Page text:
Karen Roberts, lohud, The Journal News, October 14, 2016
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Documentary examines the life and work of Bakelite inventor Leo Baekeland, the father of modern plastics.
Leo Hendrik Baekeland may be the most important inventor you’ve never heard of. Baekeland, who discovered the first synthetic plastic, is the subject of a new documentary, “All Things Bakelite,” featured at the Yonkers Film Festival, on Oct. 22.
The film festival, known as YoFi, runs Oct. 16-23.
Baekeland, who was born in Belgium in 1863, invented Bakelite in 1907 in a lab in Yonkers.
The substance, named after its inventor, was one of the earliest synthetic materials made from phenol and formaldehyde. At the time, it transformed modern life, being used in everything from electronics to automobiles, cookware to jewelry, even billiard balls and toothbrushes were made of Bakelite.
The film introduces the man and his work in both a playful and serious manner.
“He’s an unsung hero to modern chemistry and to modern history; he’s up there with the Henry Fords and Thomas Edisons, but never got the recognition he deserved,” said Hugh Karraker, 68, Baekeland’s great-grandson and the documentary’s producer.
The film, directed by John Maher, includes rare archival footage, photos, first-person accounts plus interviews with scientists, historians, and artists; actors re-enact parts of the Belgium-American scientist’s life. Much of the material was supplied by Karraker, including information from Baekeland’s 62 diaries.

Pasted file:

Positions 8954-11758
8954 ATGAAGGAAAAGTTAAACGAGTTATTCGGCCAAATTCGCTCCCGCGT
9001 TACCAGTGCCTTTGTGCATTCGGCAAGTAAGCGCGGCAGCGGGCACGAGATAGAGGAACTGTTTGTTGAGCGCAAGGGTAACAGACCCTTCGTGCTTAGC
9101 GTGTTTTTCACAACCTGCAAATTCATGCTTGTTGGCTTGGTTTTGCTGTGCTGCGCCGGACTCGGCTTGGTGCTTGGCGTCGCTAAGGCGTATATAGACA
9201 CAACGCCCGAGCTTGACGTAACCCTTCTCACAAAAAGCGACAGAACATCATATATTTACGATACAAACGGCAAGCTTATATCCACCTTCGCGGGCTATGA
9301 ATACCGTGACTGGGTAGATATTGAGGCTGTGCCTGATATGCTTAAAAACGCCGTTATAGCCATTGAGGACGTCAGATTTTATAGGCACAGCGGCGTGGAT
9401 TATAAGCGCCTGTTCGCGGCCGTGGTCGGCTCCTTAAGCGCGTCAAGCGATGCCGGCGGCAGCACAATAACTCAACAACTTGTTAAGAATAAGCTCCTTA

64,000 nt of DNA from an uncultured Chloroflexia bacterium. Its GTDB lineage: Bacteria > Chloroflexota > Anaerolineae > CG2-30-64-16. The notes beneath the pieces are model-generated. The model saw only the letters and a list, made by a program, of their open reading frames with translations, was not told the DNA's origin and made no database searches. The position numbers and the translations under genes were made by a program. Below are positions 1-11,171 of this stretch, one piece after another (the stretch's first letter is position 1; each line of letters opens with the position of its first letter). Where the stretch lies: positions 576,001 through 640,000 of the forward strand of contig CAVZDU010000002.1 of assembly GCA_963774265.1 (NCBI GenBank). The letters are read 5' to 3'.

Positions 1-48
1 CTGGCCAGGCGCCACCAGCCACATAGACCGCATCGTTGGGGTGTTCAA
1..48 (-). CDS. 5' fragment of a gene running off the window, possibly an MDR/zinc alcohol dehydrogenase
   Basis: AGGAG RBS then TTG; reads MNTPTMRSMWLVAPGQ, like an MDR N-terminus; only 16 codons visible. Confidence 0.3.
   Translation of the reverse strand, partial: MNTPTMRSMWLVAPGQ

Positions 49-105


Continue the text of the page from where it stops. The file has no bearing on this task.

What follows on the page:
Baekeland’s lab was in his barn at Snug Rock, his riverfront mansion in the Harmony Park section of Yonkers. According to Karraker, the lab was built in the barn in 1899; it burned along with the house in a suspicious fire in 1957.
Before Bakelite, his first big invention was Velox, a paper for printing photographs that Baekeland sold to Kodak founder George Eastman for $750,000 in 1899. He eventually sold his interest in Bakelite to the Union Carbide Co. for $16.5 million in the mid 1920s. He died in Beacon in 1943. Today, items made from Bakelite are considered collector’s items.
“The jewelry is a selling point, but very few people know about the history,” Karraker said.
The film has been eight years in the making, Karraker said. Initially, his mother planned on writing the story but Karraker took over the project with the blessing of his family in order to illuminate the story of Bakelite.
I made the film to celebrate the life and work of my great-grandfather,” said Karraker, a retired actor. “I also made the film to celebrate Bakelite, described by Time Magazine and advertised by the Bakelite Corporation as ‘the material of a thousand uses’.”
The film screening is free. Maher and Karraker are hoping it gains entry in the Sundance or Tribeca film festivals later in the season.
“We wanted to produce an educational and entertaining film,” said Karraker. “We were banking on the novelty of telling a story about the first plastic that would make people who are fed up with plastic know that it has a history.”
He hopes moviegoers gain some insight about the product and the man behind the invention.
“I don’t have any theories on why he wasn’t recognized, but he was not a boastful man and kept a low profile most of his life,” his great-grandson said.
He said his great-grandfather was an inspiration to him and his mother because of his contribution to science and the world; something he hopes people who see the film will acknowledge.
“They’ll have a greater appreciation for plastic,” said Karraker. “They’ll understand where it comes from and what it provides for our comfortable way of life.”